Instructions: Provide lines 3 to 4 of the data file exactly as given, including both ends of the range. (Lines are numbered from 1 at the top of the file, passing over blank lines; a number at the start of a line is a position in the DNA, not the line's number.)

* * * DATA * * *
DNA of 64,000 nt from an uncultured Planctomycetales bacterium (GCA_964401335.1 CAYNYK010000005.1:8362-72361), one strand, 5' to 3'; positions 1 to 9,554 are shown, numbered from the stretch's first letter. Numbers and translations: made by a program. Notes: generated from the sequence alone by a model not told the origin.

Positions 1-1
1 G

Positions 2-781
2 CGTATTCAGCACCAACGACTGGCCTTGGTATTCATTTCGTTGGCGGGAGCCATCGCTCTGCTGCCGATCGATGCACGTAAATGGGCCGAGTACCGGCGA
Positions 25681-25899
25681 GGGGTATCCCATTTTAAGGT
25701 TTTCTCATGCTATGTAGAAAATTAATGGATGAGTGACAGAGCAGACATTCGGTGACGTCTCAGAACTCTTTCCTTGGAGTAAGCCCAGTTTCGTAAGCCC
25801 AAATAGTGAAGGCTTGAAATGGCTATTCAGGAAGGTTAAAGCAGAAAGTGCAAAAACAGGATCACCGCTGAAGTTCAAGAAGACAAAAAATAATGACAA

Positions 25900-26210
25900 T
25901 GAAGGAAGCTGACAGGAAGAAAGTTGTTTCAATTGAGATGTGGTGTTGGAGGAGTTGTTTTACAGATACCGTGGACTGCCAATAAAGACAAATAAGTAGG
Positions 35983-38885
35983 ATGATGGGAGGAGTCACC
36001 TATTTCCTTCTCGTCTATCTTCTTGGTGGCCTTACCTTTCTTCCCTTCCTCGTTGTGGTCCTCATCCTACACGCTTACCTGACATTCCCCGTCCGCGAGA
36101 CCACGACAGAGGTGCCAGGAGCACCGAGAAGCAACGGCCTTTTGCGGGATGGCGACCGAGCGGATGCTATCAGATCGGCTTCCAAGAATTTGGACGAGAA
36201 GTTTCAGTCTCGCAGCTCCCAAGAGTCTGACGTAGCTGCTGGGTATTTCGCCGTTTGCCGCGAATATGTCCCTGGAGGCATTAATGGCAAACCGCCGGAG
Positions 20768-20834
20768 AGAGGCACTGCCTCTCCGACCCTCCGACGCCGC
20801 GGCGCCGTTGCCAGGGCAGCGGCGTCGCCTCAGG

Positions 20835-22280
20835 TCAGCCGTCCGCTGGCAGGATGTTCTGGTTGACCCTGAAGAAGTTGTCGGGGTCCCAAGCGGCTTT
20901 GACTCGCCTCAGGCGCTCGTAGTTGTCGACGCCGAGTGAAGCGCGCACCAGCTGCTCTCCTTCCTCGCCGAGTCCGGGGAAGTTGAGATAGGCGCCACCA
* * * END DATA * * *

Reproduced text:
1 G

Positions 2-781